E=hf

“I have a Tonne of testing to do.”​ True? Maybe, but does that add up?


I heard someone say that to me recently as they entered another weekly test cycle and I pondered whether testing could be measured in Tonnes (or mass).  And since mass and energy are irrevocably connected, I wondered whether it could be true as we are happy to talk about the energy expended in testing. The SI definition of a Kilogram changed late last year from the physical platinum prototype kept under lock and key near Paris to a calculated value based on Planck’s constant. With this new definition of the Kilo a precise definition of Planck’s constant is required, that is 6.626070150×10−34 Joule-seconds.   So does it help to plagiarise his equation for our purposes?  

Planck’s constant (h) defines the value of the relationship between frequency (f) & energy (E) in particle physics, specifically light.

E = hf.

How does this relate to application testing?

Well the energy expended in testing is certainly related to the frequency (f) of test cycles. The higher the frequency the great the energy. But similarly, we are not typically talking about testing one particle, it is a compound structure with a greater mass and hence the Energy is also greater. 

Clearly with software testing Planck’s minuscule value is in appropriate so we need a new value and we need a standard form of energy. As we know, most testers run on alcohol. A glass of wine contains about 100 Kcal and weighs 125 grams. The average person burns about 100 Kcal per hour working at a desk job, so handily they need one glass of plonk per hour to test.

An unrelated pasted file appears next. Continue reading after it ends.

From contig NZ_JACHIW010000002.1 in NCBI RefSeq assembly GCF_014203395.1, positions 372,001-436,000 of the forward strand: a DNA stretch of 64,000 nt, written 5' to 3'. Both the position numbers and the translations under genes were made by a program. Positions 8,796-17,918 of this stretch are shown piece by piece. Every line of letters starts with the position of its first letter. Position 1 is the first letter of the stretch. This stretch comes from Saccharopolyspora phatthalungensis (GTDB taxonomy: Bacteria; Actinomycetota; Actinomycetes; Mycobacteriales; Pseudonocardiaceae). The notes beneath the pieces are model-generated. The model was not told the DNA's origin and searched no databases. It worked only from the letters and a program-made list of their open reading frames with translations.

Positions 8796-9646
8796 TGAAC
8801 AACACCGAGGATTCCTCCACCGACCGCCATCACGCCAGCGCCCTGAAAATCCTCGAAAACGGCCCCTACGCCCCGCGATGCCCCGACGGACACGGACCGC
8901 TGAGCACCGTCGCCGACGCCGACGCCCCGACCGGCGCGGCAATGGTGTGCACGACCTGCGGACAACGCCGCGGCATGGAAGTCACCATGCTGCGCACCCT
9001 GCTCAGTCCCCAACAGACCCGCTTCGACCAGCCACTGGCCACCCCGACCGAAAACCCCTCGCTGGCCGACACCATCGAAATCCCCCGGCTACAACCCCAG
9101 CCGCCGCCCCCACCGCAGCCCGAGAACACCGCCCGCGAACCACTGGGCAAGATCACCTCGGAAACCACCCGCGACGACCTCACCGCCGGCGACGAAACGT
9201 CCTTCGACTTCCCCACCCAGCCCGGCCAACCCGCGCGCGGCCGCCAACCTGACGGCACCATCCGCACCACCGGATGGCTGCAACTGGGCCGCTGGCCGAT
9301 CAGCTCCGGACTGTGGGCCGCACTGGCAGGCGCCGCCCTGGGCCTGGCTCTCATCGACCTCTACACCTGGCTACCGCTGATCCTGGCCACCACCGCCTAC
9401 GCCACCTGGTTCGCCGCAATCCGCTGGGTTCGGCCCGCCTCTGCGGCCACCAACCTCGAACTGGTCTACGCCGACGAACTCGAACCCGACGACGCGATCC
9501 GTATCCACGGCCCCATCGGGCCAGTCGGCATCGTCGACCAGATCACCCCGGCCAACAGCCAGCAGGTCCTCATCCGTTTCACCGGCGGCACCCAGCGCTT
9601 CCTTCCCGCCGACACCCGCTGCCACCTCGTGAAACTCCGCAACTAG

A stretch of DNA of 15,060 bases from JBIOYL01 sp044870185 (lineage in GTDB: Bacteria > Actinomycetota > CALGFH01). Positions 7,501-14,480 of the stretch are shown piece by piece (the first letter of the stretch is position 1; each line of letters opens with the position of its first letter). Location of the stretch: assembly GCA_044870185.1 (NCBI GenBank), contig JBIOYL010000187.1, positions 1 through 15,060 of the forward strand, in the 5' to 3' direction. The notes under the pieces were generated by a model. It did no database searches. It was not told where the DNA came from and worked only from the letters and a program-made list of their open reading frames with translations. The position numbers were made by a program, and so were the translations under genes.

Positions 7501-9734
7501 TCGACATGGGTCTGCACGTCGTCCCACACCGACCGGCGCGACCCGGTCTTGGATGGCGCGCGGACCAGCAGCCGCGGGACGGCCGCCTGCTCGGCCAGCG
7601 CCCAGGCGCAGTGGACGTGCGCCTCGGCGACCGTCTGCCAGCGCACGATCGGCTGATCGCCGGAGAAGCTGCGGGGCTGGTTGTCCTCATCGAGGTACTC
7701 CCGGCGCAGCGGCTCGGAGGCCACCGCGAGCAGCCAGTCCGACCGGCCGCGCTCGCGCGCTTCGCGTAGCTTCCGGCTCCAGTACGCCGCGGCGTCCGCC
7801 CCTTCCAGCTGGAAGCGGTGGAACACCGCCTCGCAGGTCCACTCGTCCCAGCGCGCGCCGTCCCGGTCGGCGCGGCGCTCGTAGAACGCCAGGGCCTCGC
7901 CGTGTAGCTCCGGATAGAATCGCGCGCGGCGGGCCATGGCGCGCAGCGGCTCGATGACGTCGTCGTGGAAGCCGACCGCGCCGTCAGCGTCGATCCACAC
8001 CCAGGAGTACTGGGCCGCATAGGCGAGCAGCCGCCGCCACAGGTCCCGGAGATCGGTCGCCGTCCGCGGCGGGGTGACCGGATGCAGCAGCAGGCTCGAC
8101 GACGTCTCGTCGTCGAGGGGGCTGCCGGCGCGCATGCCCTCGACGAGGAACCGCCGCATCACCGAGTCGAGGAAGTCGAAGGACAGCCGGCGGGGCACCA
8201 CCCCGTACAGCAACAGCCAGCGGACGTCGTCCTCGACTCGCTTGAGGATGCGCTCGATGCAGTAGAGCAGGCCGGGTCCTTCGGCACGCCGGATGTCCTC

Now, this is the bit I don’t know. What have you observed? How long does it take to test a particle, or a single unit in other words? Is it reasonable to say an hour as an approximation at this stage? 

Hence our ‘Plonk’ constant based on the measurements is (staying in hours as SI not very helpful on this scale).

h = E/f = 0.125 kg/1 per hour = 0.125 Kg-hours

So a Tonne of testing requires 8000 hours and is physically impossible in a week for one person, after all it would take about sleepless year. But if it was an automated regression test, that could easily have touched 8000 units and hence that could be realistic. Equally, while it is running you don’t need any bodily fuel but you might chose to put your feet up and have a glass – does that count?

So I think anyone who has a “Tonne of testing to do this week” either needs a much bigger team or some technology to help.  

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